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ECE 2210
Measurement Equipment
Laboratory 1
In an electrical engineering laboratory there are is equipment you must be familiar with to make
measurements. This laboratory will reacquaint you with the digital multimeter (DMM), function
generator, and oscilloscope. These are the basic tools of the lab and will be used throughout your
engineering career. We will use the measurement equipment in this lab to gain a deeper understanding
of their advantages and disadvantages.
Digital Multimeter (DMM)
The DMM is the most versatile tool available in electrical engineering. At the very least it has the
capability to measure voltage, current, and resistance. In ECE2100 you went through a lab title Basic DC
Meter Design. The lab had you construct an analog meter from a galvanometer and resistors. While the
DMM is more complex, the fundamental principles of measurement are the same.
Voltage Measurement
Voltage is the easiest measurement to make in a circuit, typically with the least impact. The voltage
measurement is taken across an element or from ground. In AC the meter reads all voltages as a root
mean square (RMS) average. Recall for a sine wave the RMS average is:
š‘‰š‘Ÿš‘šš‘  =
This equation works only for sine waves. If our ac input is a square wave, for example, the RMS average
will not be so easy to calculate. The general equation is:
1 š‘‡ 2
š‘‰ = āˆ« š‘£ (š‘”)š‘‘š‘”
š‘‡ 0
š‘‰š‘Ÿš‘šš‘  = āˆšš‘‰ 2
We needed to remember the DMM AC voltage measurement is always a RMS average.
Function Generator
The function generator allows us to apply a voltage with variable frequency, shape, amplitude, and DC
offset. We will use the function generator in most of our labs as the input to our circuits. There are
several realistic aspects of the function generator we must remember. The most important aspect of the
function generator we needed to remember is the 50ļ— of source resistance. When working with very
large resistances the source resistance is within the margin of error of the resistors and we can ignore it.
For this lab we will need to include the source resistance of the function generator.
ECE 2210
Measurement Equipment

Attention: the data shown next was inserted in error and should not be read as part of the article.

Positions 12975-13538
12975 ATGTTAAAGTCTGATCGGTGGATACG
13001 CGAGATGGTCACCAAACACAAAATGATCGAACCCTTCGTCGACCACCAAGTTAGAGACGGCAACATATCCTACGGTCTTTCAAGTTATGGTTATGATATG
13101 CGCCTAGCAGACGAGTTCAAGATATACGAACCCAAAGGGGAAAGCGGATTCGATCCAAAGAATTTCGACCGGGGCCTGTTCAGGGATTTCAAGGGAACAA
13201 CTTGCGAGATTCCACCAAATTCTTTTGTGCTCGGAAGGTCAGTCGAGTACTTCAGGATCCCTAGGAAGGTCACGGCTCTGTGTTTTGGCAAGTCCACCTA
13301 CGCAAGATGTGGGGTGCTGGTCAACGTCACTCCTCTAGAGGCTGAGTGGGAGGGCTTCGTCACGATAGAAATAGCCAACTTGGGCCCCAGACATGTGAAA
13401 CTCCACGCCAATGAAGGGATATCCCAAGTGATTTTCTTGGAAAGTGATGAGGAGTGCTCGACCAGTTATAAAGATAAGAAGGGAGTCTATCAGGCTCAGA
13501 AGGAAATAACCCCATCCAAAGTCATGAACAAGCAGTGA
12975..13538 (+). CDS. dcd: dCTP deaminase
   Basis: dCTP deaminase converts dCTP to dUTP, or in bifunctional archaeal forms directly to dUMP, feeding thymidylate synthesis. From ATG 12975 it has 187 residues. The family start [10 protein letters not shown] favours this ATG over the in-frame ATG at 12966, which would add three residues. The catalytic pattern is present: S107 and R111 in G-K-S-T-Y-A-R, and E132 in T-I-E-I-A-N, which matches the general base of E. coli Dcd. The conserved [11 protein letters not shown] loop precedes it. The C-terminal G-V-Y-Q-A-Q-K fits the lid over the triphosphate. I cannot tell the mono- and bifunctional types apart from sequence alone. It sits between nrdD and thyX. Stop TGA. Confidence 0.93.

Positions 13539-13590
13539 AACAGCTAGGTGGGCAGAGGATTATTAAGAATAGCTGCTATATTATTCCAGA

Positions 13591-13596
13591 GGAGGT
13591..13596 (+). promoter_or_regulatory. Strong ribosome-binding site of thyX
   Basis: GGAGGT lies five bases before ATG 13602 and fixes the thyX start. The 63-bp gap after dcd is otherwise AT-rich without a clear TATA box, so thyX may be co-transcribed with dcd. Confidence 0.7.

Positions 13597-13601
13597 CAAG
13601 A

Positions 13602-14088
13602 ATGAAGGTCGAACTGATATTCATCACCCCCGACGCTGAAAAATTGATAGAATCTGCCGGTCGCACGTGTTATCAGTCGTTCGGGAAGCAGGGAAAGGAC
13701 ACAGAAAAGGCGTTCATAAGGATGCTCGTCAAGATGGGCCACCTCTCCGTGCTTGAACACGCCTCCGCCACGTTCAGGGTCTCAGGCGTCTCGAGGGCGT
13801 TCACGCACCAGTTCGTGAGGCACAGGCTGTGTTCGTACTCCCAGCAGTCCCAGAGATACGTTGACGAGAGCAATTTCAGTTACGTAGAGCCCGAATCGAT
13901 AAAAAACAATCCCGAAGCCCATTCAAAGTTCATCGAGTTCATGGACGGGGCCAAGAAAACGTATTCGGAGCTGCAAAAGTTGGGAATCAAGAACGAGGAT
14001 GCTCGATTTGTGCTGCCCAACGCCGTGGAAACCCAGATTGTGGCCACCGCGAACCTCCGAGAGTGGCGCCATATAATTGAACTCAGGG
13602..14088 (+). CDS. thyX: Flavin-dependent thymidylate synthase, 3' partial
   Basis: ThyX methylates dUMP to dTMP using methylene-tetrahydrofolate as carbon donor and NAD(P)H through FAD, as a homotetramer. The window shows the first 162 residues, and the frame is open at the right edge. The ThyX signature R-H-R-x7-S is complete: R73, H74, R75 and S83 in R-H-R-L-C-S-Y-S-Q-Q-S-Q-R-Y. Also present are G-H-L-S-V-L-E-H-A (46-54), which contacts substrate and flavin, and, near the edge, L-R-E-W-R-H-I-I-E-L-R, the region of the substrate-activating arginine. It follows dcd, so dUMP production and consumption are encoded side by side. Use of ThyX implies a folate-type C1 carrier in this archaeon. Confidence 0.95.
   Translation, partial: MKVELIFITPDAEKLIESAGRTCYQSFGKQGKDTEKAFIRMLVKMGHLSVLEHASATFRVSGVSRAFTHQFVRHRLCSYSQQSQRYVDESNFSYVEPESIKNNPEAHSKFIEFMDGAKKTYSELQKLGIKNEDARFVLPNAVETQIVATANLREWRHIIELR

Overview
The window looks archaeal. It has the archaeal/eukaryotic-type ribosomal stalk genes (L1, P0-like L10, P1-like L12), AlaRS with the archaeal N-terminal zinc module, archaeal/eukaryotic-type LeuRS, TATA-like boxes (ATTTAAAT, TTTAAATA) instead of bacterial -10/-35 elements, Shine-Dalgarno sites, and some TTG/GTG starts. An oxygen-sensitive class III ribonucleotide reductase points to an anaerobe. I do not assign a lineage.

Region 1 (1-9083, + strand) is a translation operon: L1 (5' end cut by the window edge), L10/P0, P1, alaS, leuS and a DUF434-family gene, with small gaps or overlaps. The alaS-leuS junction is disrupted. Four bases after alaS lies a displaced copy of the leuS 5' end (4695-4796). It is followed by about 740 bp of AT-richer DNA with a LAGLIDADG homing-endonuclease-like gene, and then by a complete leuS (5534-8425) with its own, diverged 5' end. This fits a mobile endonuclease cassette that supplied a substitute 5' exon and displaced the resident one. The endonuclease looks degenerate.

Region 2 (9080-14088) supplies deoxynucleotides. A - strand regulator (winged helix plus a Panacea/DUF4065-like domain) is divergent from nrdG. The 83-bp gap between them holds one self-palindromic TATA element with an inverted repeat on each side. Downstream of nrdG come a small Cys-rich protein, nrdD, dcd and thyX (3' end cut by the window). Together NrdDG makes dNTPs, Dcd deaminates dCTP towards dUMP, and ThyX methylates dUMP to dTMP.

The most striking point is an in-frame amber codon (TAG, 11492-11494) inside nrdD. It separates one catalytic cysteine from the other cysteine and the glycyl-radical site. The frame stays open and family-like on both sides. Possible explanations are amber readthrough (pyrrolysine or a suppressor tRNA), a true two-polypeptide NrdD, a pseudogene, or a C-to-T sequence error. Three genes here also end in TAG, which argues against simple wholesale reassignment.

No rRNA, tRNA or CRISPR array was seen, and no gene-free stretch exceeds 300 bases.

Laboratory 1
1. Voltage Measurement in AC (Sine Wave, Square Wave, Triangle-wave)
Setup the voltage divider circuit using R1 = 470ļ— and R2 = 1 kļ—.
Use the oscilloscope to set the function generator to 5v amplitude at 1 kHz.
Measure the voltage across R2 using the oscilloscope.
Measure the voltage across R2 using the DMM.
Switch to a Square-wave. Adjust the amplitude of the square wave to a 5v amplitude.
Measure R2 with the oscilloscope and the DMM.
Switch to a Tringle-wave. Adjust the amplitude of the triangle wave to a 5v amplitude.
Measure R2 with the oscilloscope and the DMM.
RMS Calculation
2. Differential vs. Single Sided Measurements
a. Use the voltage divider from procedure 1. Set the function generator to 5v amplitude at
1 kHz.
b. Measure the voltage of R1 using the DMM.
c. The oscilloscope cannot measure R1 directly. You will need Ch2 of the Oscilloscope. Place
the red alligator clip from Ch1 at one end of R1 and the red alligator clip of Ch2 to the other
end of R1. Tie both ground clips to the supply ground.
d. Press the MATH button on the oscilloscope and set the operation to subtract Ch1 from Ch2.
e. Measure the voltage of R1.
Oscilloscope Ch1-Ch2
ECE 2210
Measurement Equipment
Laboratory 1
3. Phase Angles
Turn off the function generator.
Replace the R2 with a 1ļ­F capacitor.
Apply a Sine-wave with a 5v amplitude at 500 Hz to the circuit.
Measure the voltage across R1 and R2 with the DMM and oscilloscope.
Oscilloscope Ch1-Ch2
Notice |š‘‰š‘…1 | + |š‘‰š‘…2 | ā‰  š‘‰š‘–š‘› . Why?
4. Phase Angle Measurement
a. Set the function generator to 5V at 500Hz.
b. Place Ch1 on the voltage input and Ch2 across C1.
c. On the oscilloscope use the Cursors to measure the time shift between the source voltage
and VC1.
āˆ†š‘” = ______________________
āˆ†š‘”š‘š‘Žš‘™š‘ = ______________________
A. Determine by hand the RMS values for R2 and complete the table in Procedure 1. Do your RMS
values calculated by hand and oscilloscope measurements match your DMM reading?
B. Calculate the phasor voltage for VR1. Include the resistance of the function generator in your
hand analysis.
C. Hand calculate the phasor voltage for VR1 and VR2. Compare the hand calculated values to your
DMM and oscilloscope readings.
D. Hand calculate the phase of the Capacitor voltage. Compare the calculated and measured